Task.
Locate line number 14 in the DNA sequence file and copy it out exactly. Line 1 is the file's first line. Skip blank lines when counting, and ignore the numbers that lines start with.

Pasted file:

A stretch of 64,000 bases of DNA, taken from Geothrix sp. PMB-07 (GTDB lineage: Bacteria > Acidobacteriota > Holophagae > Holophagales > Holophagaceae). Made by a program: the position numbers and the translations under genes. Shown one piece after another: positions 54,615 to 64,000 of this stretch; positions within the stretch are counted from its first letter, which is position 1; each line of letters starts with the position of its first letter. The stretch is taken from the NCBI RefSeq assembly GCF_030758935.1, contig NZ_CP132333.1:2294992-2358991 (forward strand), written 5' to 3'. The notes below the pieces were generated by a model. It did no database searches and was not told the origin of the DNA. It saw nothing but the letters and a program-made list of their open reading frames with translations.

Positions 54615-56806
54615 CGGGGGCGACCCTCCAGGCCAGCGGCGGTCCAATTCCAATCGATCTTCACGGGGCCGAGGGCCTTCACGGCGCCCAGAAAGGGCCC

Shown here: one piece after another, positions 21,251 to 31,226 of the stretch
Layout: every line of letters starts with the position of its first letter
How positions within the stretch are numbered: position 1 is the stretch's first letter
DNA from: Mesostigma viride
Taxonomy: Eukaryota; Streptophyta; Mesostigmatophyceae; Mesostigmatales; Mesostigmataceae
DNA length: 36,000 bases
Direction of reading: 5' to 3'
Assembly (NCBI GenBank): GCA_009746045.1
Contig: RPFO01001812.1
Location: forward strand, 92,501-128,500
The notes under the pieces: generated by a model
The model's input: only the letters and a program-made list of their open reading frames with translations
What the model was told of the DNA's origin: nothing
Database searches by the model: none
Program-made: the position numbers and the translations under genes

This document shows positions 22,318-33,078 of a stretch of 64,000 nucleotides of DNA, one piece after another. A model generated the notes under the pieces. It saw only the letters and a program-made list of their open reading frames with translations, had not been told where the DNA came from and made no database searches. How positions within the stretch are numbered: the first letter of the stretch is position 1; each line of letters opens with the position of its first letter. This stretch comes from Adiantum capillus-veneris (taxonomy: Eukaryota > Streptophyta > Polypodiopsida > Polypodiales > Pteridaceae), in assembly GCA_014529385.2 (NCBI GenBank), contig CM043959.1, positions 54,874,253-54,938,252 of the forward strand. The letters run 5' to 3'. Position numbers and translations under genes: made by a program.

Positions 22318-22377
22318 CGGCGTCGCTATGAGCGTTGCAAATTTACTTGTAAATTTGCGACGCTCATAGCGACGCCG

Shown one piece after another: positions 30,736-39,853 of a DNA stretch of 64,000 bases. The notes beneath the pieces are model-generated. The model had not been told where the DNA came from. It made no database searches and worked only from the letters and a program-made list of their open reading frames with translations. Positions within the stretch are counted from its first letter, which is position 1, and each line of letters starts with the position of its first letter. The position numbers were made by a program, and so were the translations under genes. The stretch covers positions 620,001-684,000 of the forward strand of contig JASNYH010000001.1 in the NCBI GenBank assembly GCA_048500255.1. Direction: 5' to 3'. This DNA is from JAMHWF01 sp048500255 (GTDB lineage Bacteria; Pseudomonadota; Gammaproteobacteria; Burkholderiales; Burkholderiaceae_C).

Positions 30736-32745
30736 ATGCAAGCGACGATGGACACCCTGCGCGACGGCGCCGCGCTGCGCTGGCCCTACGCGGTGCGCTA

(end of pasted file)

The notes under the pieces: generated by a model